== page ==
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Waste in city government

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Out of control by Jake Haulk and Eric Montarti from Sunday, November 14, 2004Edit

The Pittsburgh Public Schools board has failed miserably to fulfill its role as steward of the money collected from city and state taxpayers. And now Superintendent John Thompson wants to raise school taxes by more than 22 percent?

The fact that the district spends more than $15,000 per pupil is bad enough. But now it has been learned just how incompetent at controlling costs the board has been. Recently obtained personnel records for custodial and maintenance show pay levels that are simply incredible and inexcusable.

Astoundingly, four employees whose base annual incomes were below $40,000 were paid in excess of $90,000 in 2003. Moreover, several employees are on pace to exceed $90,000 in 2004. In all, 16 employees were paid more than $80,000 with 11 of those classified as custodians. One mechanic was paid $109,000.

How is this possible? In short, massive overtime. As hard as it is to believe, the records show that nine employees in the custodial and maintenance group took home more than $40,000 in overtime pay in 2003.

While these are the most egregious examples gleaned from an analysis of the records of 390 employees, the overall overtime picture is just as disturbing. (Part-time kitchen staff were excluded because they do not contribute significantly to the overtime problem.) In 2003, the total overtime pay received by the entire group of 390 amounted to 54 percent of base pay. Except in an emergency, paying that much overtime reflects a breakdown of managerial and financial control.

Real eye-poppers

Some astonishing statistics are contained in the personnel records. For example, nearly 10 percent of the group (37 people) collected more than 100 percent of their base pay in overtime. At the same time, almost half of the employees collected overtime equal to half their base pay. A quarter of the group received more than $20,000, many of those over $30,000. Amazingly, only 12 members of the group of 390 employees received no overtime at all.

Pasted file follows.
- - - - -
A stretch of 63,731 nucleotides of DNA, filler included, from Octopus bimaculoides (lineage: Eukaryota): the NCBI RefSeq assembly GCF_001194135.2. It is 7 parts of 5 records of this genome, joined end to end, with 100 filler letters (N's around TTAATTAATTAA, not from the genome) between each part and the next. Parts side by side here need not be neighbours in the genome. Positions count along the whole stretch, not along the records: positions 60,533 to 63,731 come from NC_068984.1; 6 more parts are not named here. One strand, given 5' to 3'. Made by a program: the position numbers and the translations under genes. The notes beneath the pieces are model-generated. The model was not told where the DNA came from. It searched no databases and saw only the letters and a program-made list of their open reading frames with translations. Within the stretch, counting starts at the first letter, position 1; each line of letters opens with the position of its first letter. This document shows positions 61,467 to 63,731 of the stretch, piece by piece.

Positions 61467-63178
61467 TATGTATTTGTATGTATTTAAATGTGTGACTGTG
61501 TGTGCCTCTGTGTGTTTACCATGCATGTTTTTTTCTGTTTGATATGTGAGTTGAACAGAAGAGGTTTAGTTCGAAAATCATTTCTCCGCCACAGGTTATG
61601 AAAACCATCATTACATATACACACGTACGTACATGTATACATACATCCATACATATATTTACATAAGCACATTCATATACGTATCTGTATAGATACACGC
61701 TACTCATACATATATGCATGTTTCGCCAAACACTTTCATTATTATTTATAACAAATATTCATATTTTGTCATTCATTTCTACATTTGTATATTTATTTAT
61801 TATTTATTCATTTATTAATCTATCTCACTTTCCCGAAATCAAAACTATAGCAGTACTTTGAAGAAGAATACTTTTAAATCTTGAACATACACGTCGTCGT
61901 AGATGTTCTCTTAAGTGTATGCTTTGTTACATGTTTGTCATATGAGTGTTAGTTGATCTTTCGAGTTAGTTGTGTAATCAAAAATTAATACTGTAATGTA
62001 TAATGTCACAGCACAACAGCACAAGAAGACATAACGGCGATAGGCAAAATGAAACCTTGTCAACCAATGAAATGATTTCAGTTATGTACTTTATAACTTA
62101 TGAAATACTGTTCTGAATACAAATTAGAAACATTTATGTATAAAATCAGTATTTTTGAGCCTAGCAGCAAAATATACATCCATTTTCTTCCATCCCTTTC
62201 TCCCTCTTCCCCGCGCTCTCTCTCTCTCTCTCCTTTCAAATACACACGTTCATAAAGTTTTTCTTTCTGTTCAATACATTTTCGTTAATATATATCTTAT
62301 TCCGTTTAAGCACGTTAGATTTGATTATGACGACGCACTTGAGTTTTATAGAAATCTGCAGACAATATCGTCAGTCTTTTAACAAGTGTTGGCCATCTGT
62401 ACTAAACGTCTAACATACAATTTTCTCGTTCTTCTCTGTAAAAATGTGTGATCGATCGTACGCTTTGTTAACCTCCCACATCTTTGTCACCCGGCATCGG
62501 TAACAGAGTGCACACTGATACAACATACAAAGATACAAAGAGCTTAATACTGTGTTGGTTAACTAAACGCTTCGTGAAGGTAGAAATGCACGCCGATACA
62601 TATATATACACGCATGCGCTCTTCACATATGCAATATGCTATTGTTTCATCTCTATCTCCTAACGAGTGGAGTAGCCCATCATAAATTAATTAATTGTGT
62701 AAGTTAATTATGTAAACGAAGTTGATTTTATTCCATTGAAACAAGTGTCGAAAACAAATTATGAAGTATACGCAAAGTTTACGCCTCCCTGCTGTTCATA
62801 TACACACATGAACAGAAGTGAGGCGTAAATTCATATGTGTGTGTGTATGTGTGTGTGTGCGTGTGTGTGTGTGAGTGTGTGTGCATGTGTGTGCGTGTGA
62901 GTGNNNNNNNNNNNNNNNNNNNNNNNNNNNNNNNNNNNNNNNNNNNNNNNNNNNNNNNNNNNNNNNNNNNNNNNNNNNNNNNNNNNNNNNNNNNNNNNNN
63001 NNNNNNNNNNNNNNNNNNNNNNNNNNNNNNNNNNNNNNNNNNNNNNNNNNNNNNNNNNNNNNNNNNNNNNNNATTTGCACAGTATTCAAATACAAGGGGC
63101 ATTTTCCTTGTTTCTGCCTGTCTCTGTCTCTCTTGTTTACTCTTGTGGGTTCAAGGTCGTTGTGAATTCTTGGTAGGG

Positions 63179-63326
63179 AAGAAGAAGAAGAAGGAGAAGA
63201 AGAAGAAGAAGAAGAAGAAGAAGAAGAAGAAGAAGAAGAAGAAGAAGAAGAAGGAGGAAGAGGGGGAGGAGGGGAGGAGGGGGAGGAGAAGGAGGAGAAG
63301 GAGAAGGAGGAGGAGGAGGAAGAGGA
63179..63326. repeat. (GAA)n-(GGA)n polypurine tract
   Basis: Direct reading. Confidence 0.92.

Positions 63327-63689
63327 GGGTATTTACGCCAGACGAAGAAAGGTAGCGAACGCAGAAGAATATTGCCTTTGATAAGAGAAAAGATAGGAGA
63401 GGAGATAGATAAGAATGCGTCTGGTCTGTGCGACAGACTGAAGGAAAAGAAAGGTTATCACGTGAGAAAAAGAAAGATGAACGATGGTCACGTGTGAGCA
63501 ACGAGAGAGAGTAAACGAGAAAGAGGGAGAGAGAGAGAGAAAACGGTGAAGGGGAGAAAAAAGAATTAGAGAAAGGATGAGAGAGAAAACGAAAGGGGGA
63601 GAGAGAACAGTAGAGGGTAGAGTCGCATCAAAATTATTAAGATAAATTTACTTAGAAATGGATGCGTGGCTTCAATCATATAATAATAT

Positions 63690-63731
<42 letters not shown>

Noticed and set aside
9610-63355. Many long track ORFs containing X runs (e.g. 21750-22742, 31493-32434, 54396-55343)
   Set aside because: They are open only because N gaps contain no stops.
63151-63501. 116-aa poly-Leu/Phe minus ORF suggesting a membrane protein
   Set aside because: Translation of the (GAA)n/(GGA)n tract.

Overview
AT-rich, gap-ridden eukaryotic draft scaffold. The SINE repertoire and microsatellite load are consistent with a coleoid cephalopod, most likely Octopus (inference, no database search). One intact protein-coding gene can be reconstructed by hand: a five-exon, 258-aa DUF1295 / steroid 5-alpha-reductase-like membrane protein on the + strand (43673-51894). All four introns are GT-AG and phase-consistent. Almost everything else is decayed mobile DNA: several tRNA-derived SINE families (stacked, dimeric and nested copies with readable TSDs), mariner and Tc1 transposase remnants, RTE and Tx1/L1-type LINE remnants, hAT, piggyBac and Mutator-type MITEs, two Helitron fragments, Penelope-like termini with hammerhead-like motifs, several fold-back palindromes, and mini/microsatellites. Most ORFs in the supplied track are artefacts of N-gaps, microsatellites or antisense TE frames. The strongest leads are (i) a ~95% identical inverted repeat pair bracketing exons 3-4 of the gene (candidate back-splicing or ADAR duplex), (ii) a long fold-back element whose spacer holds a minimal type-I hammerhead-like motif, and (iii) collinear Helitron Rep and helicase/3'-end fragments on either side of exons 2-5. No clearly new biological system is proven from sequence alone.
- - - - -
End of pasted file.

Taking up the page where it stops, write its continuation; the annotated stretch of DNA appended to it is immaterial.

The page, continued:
But there's more: in addition to the massive amounts of overtime, these employees are entitled to other pay tied to longevity and education. This pay amounts to another third of base wages. All told, the average employee in this group of custodial and maintenance employees was paid 187 percent of base wages in 2003. And, as was mentioned above, that pattern is continuing through 2004.

Entrenched practice

It is little wonder that all attempts to outsource or privatize these functions are met with tremendous resistance. The pay levels that have been reached in Pittsburgh Public Schools among these custodial and maintenance workers have obviously taken many years to secure and will be guarded vociferously.

There are no excuses the administration or the school board can offer that will justify mismanagement of this magnitude. This colossal failure to act as faithful stewards of tax dollars suggests a very casual attitude toward the board's obligations to ensure that tax dollars are spent wisely and well. One can only wonder what other examples of gross overspending are waiting to be uncovered in city schools.

The Allegheny Institute has been calling attention to the outsized spending by Pittsburgh's schools for several years. That spending and the system's poor academic performance are clearly important elements in the declining fortunes of the City of Pittsburgh. A recent policy brief noted the utterly nonsensical attitude of school board members who claim they have been fiscal conservatives and very prudent in overseeing the district's finances. Now, there is proof positive that claims of efficient management by the district are no more than hot air.

State review

Clearly, it is time for the commonwealth, which sends almost $200 million a year to the district, to take a look at how state funds are being spent. The current example of unconscionable overtime pay for custodians and maintenance employees points to the need for a thorough review of school spending practices. There are three questions that must be answered:

How long have the egregious overtime payments been occurring?

How widespread is the abuse of overtime and other mismanagement of tax dollars within the district?

Why have the board and the administration failed to correct the overtime abuse problem? If this situation does not provoke meaningful change in the management of Pittsburgh Public Schools, then true reform is unlikely to ever happen. Absent major reforms, declining enrollment and outflow of residents fleeing high taxes and poorly performing schools will undoubtedly continue.

Jake Haulk, a Ph.D. economist, is president of the Allegheny Institute for Public Policy. Eric Montarti is a policy analyst there.

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